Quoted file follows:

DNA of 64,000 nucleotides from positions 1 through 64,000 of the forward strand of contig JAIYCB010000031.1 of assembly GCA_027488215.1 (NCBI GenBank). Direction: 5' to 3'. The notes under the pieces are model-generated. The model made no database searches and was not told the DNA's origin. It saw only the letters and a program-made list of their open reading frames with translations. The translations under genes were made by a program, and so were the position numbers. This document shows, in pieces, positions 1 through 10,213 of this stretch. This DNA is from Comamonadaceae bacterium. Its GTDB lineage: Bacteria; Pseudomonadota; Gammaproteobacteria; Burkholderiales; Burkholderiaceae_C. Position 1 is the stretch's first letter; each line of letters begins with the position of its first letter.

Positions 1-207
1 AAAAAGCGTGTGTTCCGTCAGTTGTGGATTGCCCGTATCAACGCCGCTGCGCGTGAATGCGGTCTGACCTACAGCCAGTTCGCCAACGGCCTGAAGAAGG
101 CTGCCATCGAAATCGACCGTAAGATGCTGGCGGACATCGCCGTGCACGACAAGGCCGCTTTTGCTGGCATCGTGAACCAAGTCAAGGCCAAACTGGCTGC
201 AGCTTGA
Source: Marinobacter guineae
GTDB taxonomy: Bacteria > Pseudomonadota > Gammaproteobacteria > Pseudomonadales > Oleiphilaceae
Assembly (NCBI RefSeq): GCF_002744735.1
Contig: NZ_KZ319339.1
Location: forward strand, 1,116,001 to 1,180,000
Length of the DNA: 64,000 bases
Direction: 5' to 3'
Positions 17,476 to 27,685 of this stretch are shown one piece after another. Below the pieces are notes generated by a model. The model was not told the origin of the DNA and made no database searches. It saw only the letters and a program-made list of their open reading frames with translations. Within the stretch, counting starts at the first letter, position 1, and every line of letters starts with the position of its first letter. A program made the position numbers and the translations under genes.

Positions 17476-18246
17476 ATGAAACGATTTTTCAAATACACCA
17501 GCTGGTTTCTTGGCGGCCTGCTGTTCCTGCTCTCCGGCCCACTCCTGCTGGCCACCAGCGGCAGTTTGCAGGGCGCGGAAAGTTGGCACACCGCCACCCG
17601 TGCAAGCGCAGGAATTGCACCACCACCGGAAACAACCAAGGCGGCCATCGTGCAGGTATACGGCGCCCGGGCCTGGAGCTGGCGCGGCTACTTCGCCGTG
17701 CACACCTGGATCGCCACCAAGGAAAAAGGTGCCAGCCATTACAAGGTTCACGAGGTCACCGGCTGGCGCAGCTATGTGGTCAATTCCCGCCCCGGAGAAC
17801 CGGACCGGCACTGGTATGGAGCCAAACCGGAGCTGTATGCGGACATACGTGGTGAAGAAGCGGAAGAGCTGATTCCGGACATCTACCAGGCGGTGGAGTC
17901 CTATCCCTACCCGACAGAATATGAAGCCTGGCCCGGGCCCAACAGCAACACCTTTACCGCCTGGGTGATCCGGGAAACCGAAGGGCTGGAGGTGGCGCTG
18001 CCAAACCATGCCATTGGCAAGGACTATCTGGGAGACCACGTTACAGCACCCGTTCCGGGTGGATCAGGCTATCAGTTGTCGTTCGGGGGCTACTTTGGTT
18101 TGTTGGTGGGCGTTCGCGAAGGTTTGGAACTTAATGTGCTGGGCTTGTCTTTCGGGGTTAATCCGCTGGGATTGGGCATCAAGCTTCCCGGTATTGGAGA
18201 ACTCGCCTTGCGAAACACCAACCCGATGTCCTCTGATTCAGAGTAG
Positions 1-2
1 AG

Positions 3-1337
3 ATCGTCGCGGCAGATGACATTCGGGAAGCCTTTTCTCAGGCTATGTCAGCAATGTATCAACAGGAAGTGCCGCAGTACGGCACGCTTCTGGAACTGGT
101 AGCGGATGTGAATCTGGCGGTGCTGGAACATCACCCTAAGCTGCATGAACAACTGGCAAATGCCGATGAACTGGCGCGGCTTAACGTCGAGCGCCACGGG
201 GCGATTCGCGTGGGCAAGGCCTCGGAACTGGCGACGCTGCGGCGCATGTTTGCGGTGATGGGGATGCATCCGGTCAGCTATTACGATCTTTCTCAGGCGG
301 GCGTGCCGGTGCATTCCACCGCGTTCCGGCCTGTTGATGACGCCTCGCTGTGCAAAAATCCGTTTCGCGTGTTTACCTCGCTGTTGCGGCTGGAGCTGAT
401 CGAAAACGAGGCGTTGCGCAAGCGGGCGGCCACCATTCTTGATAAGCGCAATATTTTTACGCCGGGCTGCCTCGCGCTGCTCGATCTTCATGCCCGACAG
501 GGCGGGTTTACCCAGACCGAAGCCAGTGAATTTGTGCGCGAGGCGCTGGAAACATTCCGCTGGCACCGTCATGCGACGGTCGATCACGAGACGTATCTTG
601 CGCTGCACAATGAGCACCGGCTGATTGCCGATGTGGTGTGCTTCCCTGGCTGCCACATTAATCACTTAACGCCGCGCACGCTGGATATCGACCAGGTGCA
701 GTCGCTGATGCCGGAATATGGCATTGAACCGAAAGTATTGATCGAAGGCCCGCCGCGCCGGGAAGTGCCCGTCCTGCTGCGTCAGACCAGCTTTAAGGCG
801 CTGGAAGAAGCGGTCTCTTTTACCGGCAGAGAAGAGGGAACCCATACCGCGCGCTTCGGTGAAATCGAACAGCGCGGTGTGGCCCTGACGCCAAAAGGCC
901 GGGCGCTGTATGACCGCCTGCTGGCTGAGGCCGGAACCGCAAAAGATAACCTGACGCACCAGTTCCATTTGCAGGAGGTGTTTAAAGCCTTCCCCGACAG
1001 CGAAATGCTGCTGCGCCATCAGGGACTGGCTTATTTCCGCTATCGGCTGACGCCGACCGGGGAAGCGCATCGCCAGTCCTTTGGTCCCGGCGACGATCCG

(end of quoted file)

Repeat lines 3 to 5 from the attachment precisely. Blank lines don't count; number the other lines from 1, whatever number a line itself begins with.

1 AAAAAGCGTGTGTTCCGTCAGTTGTGGATTGCCCGTATCAACGCCGCTGCGCGTGAATGCGGTCTGACCTACAGCCAGTTCGCCAACGGCCTGAAGAAGG
101 CTGCCATCGAAATCGACCGTAAGATGCTGGCGGACATCGCCGTGCACGACAAGGCCGCTTTTGCTGGCATCGTGAACCAAGTCAAGGCCAAACTGGCTGC
201 AGCTTGA